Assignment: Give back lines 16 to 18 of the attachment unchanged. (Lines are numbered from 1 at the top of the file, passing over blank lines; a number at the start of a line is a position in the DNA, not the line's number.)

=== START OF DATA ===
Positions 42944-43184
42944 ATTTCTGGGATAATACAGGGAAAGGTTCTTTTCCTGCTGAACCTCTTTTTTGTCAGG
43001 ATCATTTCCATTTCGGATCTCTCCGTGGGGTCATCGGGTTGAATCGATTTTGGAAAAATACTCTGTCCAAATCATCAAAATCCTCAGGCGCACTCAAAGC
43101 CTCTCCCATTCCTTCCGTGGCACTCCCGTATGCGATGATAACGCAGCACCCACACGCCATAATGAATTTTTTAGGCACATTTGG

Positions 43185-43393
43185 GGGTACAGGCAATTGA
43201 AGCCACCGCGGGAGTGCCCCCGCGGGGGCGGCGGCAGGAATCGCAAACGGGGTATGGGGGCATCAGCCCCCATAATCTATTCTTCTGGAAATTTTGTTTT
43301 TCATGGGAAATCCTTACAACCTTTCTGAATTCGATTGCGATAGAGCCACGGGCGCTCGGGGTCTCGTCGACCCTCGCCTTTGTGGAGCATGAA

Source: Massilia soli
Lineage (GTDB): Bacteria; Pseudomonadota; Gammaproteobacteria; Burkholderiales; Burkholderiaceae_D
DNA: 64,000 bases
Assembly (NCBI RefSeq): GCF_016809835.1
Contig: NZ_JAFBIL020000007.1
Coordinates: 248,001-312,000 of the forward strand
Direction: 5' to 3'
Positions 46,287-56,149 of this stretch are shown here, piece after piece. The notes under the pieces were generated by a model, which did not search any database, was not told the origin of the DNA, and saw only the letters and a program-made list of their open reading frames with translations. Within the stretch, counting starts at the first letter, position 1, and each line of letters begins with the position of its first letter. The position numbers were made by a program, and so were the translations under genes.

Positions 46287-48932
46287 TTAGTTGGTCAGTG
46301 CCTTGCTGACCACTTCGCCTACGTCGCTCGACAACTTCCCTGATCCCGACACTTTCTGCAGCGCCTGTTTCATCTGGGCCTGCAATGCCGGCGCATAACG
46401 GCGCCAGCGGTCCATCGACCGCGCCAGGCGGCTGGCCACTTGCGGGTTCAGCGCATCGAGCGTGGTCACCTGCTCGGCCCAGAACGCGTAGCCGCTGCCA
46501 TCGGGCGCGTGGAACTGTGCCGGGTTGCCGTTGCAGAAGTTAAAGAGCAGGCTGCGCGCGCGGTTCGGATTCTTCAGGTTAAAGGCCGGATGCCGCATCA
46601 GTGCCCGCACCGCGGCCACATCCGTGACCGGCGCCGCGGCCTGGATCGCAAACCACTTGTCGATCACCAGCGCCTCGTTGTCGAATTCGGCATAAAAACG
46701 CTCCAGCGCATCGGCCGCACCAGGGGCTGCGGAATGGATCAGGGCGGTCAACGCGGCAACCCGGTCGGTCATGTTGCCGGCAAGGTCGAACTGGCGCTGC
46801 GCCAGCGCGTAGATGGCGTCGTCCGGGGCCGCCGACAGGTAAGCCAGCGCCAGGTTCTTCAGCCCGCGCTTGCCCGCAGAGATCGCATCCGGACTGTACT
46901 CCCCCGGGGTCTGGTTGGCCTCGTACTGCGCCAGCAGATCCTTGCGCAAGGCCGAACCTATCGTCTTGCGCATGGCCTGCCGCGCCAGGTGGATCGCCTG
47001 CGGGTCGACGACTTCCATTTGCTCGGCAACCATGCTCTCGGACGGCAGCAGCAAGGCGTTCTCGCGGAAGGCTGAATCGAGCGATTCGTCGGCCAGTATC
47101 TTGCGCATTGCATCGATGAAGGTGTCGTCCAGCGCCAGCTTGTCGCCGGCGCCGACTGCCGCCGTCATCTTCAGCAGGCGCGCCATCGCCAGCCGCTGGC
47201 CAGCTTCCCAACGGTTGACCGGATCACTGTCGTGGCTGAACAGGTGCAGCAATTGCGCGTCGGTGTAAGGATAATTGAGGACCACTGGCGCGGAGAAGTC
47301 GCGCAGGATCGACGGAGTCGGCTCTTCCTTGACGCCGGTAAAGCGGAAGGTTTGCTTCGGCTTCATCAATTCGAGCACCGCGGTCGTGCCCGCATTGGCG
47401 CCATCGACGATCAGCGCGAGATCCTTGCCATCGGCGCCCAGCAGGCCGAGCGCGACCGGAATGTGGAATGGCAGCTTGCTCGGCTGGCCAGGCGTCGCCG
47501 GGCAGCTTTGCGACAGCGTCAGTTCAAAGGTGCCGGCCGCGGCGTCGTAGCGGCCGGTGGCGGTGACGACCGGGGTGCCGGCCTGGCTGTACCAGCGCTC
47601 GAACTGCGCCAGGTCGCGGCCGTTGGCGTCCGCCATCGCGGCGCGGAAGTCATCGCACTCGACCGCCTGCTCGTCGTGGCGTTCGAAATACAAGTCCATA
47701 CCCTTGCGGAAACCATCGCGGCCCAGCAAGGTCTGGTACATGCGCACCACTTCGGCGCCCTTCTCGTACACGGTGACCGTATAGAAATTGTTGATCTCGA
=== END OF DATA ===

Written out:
Positions 46,287-56,149 of this stretch are shown here, piece after piece. The notes under the pieces were generated by a model, which did not search any database, was not told the origin of the DNA, and saw only the letters and a program-made list of their open reading frames with translations. Within the stretch, counting starts at the first letter, position 1, and each line of letters begins with the position of its first letter. The position numbers were made by a program, and so were the translations under genes.

Positions 46287-48932
46287 TTAGTTGGTCAGTG